"There's no point in spending your life in the pursuit of something that's easy." - Alice Kuipers

Sunday, August 14, 2011

To Fix or Not to Fix?

Last week, on my epic Tuesday 'Writing Day', I made a startling and unpleasant discovery. As some of you may know, I finished the (very) rough draft of my novel at the end of May. My plan was to spend the summer editing it myself before getting it professionally edited. Unfortunately, that hasn't gone exactly according to plan. Truth be told, I've done a pitifully small amount of work on it thus far. Well, I decided to turn it all around and use my epic writing day to give it a thorough read through, making notes as I went along. About midway through the book I set it down, a frown of dismay plastered on my face.
To fully relate my discovery, I will now delve into deep metaphor (prepare yourselves). If you've ever bought a house, or went looking for one, you've probably toured a fixer upper. You did your walk through, horrified at the abysmal decor, realizing that it needs a ton of renovations. Despite the unfathomable design choices of the previous owners, you begin to see the charms underneath and decide that with a lot of hard work, elbow grease, and a little love it could really be something. It could be amazing.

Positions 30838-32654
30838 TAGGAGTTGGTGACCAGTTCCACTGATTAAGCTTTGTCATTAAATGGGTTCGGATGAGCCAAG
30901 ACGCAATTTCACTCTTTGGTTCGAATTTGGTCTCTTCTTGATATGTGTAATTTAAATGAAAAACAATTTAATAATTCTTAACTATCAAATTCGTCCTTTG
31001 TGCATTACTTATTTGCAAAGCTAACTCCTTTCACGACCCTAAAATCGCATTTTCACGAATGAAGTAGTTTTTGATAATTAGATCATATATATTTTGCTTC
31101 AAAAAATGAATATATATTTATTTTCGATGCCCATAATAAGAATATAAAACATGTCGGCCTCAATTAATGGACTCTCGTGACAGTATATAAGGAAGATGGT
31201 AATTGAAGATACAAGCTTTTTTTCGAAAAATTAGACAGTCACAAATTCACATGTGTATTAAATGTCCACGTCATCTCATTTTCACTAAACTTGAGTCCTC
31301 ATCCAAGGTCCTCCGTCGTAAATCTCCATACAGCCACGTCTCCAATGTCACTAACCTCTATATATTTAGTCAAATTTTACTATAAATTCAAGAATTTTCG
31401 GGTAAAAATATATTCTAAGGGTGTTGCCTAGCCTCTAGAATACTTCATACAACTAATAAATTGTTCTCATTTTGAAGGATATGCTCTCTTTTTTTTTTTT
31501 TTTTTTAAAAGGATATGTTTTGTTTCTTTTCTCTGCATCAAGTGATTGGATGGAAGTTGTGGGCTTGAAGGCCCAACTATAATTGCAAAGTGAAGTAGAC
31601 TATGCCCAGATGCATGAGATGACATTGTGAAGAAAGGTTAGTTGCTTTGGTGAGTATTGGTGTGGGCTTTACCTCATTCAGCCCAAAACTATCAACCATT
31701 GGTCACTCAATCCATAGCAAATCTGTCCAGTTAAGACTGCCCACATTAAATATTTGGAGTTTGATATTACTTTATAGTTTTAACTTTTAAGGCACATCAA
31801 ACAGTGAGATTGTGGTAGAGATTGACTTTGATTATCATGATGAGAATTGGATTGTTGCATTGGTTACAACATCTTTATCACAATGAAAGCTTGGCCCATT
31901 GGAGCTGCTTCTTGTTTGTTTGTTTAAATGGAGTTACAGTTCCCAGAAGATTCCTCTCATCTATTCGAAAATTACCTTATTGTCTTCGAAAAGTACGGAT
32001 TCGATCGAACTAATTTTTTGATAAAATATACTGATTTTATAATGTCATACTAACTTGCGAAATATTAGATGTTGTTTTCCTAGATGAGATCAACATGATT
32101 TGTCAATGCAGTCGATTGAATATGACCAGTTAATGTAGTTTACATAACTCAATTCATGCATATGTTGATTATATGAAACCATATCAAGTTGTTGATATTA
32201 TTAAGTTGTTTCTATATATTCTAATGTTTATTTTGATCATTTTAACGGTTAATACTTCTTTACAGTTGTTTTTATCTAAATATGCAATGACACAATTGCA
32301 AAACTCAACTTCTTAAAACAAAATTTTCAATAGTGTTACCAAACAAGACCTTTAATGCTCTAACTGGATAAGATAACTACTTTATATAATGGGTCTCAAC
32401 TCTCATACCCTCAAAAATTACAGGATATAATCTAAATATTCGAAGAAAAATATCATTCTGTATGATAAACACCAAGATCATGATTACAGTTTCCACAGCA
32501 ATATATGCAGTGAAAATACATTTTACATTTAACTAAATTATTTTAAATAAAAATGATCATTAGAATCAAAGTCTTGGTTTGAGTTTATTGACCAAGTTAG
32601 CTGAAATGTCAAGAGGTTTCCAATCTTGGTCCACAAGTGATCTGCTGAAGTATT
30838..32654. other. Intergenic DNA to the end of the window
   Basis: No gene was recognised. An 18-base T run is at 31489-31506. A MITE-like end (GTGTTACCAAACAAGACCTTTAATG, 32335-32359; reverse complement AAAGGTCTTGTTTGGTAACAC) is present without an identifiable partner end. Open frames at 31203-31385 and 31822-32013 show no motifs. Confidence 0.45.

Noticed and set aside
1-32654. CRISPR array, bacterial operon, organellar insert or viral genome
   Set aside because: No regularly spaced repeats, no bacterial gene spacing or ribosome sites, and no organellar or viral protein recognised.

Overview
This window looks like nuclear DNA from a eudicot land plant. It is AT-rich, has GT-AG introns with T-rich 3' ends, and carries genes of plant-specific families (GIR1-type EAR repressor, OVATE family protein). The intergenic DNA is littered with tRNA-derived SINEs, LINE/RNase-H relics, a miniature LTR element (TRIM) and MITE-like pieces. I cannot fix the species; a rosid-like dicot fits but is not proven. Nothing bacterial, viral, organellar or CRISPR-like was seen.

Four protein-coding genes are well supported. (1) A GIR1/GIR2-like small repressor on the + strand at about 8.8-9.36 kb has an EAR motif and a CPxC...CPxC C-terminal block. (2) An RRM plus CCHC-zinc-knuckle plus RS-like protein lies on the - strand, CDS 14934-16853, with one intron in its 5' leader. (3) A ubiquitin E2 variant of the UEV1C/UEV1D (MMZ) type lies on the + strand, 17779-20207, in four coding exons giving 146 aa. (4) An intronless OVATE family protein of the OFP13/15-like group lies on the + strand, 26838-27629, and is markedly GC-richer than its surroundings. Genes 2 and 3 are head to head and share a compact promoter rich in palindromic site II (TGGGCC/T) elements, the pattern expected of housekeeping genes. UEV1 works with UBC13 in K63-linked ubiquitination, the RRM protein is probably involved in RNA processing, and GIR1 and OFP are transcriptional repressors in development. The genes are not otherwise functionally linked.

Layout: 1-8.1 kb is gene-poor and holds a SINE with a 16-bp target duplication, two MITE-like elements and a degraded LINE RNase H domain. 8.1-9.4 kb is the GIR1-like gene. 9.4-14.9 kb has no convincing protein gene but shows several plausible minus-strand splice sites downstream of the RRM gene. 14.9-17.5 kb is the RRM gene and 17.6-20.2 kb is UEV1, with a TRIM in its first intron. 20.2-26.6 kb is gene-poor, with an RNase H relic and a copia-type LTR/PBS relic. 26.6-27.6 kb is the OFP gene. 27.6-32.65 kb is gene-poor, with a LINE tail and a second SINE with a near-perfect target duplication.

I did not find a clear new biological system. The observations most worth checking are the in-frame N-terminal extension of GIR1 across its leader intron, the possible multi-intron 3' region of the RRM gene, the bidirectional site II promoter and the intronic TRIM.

You put in a bid and get a building inspection and wait for the verdict. When the building inspector comes through and finishes his inspection, he hands you his assessment. There's structural damage. Not only does it need a complete face lift but the bones underneath aren't good.
Now it's decision time. Do you want to take on such a massive, time-intensive and possibly unresolvable project? Or, do you walk away and find something that doesn't need so much work?
This is exactly how I feel about my book. I was prepared for it to be bad, horrible actually. I was prepared to take on massive edits (and it needs it), but as it turns out I have major issues with the plot. And now I have to decide if I want to stick with it, tear it down to the roots and rebuild, or walk away and start a whole new project. What's a gal to do?

1 comment:

  1. For me when writing computer scripts I will usually start from scratch and copy and paste (sometimes tweak) when I know something I did before worked fine. May be easier than a complete rewrite. Doing heavy editing on your novel could work too, especially if you are saving revisions in case you change something you regret later. Kyky